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# Advanced analytics - logistic regression

Quote from Matej Conka on 11. 7. 2019, 15:25Bit on the side of classic Power BI functionalities lies the possibility of utilizing the power of R code (or Python). R visualisation enables user to do different, and perhaps more complex graphs than normal Power BI visualisations. Second benefit (apart from others) constitute of employing regression models, perhaps for predictive analytics. One of such models I am going to talk about today is Logistic regression. Specifically, I will talk about the coding side of the modelling, not about the theoretical part.

Start with creating R visual on your dashboard and by including the data into the visualisation as you are used to with normal Power BI functionalities. Now, the classic R coding is employed. Following code runs simple regression of dependent variable and one independent variable (in our case, it measures the effect of employee age on the possibility of leave(turnover)):

model <- glm(dummy_model_leave~age, family="binomial", data=dataset)

Specification "binomial" says to R that the model is logistic regression, i.e. the dependent variable takes values of 0 or 1 (binary).

Next, if we want to extract the probabilities of "dependent variable“ happening, in our case the probability of leave for employees who are still in the company, we can create the matrix for storing data, and employ looping mechanism and predict function in order to include the probabilities into the matrix:

c <-nrow(dataset)

g <- matrix(nrow = c, ncol = 1)

colnames(g) <- c("Probability")

for (i in 1:c){

newdata <- dataset[i,]

m <- max(predict(model,newdata,type="response"), na.rm = FALSE)

g[i,1]=m

}

dataset = cbind(dataset, g)

Calculated probabilities may be visualised for instance as a bar chart - lets take 30 employees with highest probability of leave - we will use ggplot for bar chart:

z <- as.data.frame(dataset)

z <- z[z$dummy_model_turnover == 0,] #takes employees who are still in the company

z <- z[order(z$Probability, decreasing= T),]

z = z[1:30,]

z <- as.data.frame(z)

z$Probability <- as.numeric(as.character(z$Probability))

z$Probability <- round(z$Probability, digits = 3)

z$Probability<-z$Probability*100

z$Probability <- paste(z$Probability, "%") #creates percentages

library(ggplot2)

ggplot(z, aes(x=z$Příjmení, y=z$Probability )) + geom_bar(stat="identity", fill = "#244070") + coord_flip()+

labs(x="Employees", y="Probability of leave")+geom_text(aes(label=Probability), size = 3, colour ="#FFFFFF", position = position_stack(vjust = 0.5))

And here you go, you are finished! Well not really, logistic regression requires series of testing (out-of-sample, McFadden´s Pseudo Rsquared,..), but more of it some other time.

Bit on the side of classic Power BI functionalities lies the possibility of utilizing the power of R code (or Python). R visualisation enables user to do different, and perhaps more complex graphs than normal Power BI visualisations. Second benefit (apart from others) constitute of employing regression models, perhaps for predictive analytics. One of such models I am going to talk about today is Logistic regression. Specifically, I will talk about the coding side of the modelling, not about the theoretical part.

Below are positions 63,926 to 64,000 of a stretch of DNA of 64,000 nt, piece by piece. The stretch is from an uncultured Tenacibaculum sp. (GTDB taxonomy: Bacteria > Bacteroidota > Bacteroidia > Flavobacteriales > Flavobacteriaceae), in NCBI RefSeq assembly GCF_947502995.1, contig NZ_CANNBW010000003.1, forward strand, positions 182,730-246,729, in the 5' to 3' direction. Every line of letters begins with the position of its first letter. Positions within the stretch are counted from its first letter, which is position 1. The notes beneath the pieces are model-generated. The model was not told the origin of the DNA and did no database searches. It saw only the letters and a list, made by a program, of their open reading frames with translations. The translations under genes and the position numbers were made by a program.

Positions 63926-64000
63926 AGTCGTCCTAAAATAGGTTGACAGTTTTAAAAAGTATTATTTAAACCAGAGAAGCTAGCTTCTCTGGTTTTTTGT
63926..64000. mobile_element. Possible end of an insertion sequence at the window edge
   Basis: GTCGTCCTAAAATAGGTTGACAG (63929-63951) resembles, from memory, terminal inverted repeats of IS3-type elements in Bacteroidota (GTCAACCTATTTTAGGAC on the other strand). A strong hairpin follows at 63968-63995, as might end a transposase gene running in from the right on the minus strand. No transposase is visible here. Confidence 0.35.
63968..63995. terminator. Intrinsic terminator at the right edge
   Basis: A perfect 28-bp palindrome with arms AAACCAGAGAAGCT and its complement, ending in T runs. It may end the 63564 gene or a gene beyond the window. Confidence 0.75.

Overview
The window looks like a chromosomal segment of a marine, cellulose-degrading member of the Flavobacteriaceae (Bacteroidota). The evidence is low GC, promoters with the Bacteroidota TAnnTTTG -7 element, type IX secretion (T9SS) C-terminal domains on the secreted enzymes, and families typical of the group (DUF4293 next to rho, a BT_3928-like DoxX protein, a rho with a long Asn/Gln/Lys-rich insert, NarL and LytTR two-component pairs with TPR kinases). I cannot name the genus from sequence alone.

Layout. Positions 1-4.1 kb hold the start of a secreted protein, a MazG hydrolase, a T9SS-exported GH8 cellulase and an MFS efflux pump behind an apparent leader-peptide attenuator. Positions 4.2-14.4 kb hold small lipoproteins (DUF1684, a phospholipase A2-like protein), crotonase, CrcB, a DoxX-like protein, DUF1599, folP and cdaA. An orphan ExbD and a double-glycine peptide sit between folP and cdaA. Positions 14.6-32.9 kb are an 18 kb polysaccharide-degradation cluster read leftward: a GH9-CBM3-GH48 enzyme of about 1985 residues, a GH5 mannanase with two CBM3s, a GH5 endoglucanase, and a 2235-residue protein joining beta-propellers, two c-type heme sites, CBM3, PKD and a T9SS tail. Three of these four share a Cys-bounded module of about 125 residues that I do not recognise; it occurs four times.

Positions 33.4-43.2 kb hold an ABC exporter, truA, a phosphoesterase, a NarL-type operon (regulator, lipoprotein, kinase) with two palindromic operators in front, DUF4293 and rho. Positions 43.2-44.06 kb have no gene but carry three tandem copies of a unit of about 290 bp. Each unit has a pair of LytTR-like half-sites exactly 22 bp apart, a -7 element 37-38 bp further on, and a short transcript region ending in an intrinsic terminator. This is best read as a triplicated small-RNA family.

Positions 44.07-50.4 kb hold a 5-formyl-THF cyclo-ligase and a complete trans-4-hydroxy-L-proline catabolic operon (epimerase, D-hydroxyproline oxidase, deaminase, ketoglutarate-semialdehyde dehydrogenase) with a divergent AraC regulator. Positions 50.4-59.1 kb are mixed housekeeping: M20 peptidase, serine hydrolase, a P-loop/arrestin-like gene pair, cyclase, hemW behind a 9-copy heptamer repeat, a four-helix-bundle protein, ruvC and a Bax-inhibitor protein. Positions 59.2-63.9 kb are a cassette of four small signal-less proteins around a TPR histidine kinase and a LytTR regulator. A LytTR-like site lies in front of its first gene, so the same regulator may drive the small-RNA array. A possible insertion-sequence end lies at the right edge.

Start with creating R visual on your dashboard and by including the data into the visualisation as you are used to with normal Power BI functionalities. Now, the classic R coding is employed. Following code runs simple regression of dependent variable and one independent variable (in our case, it measures the effect of employee age on the possibility of leave(turnover)):

model <- glm(dummy_model_leave~age, family="binomial", data=dataset)

Specification "binomial" says to R that the model is logistic regression, i.e. the dependent variable takes values of 0 or 1 (binary).

Next, if we want to extract the probabilities of "dependent variable“ happening, in our case the probability of leave for employees who are still in the company, we can create the matrix for storing data, and employ looping mechanism and predict function in order to include the probabilities into the matrix:

c <-nrow(dataset)

g <- matrix(nrow = c, ncol = 1)

colnames(g) <- c("Probability")

for (i in 1:c){

newdata <- dataset[i,]

m <- max(predict(model,newdata,type="response"), na.rm = FALSE)

g[i,1]=m

}

dataset = cbind(dataset, g)

Calculated probabilities may be visualised for instance as a bar chart - lets take 30 employees with highest probability of leave - we will use ggplot for bar chart:

z <- as.data.frame(dataset)

z <- z[z$dummy_model_turnover == 0,] #takes employees who are still in the company

z <- z[order(z$Probability, decreasing= T),]

z = z[1:30,]

z <- as.data.frame(z)

z$Probability <- as.numeric(as.character(z$Probability))

z$Probability <- round(z$Probability, digits = 3)

z$Probability<-z$Probability*100

z$Probability <- paste(z$Probability, "%") #creates percentages

library(ggplot2)

ggplot(z, aes(x=z$Příjmení, y=z$Probability )) + geom_bar(stat="identity", fill = "#244070") + coord_flip()+

labs(x="Employees", y="Probability of leave")+geom_text(aes(label=Probability), size = 3, colour ="#FFFFFF", position = position_stack(vjust = 0.5))

And here you go, you are finished! Well not really, logistic regression requires series of testing (out-of-sample, McFadden´s Pseudo Rsquared,..), but more of it some other time.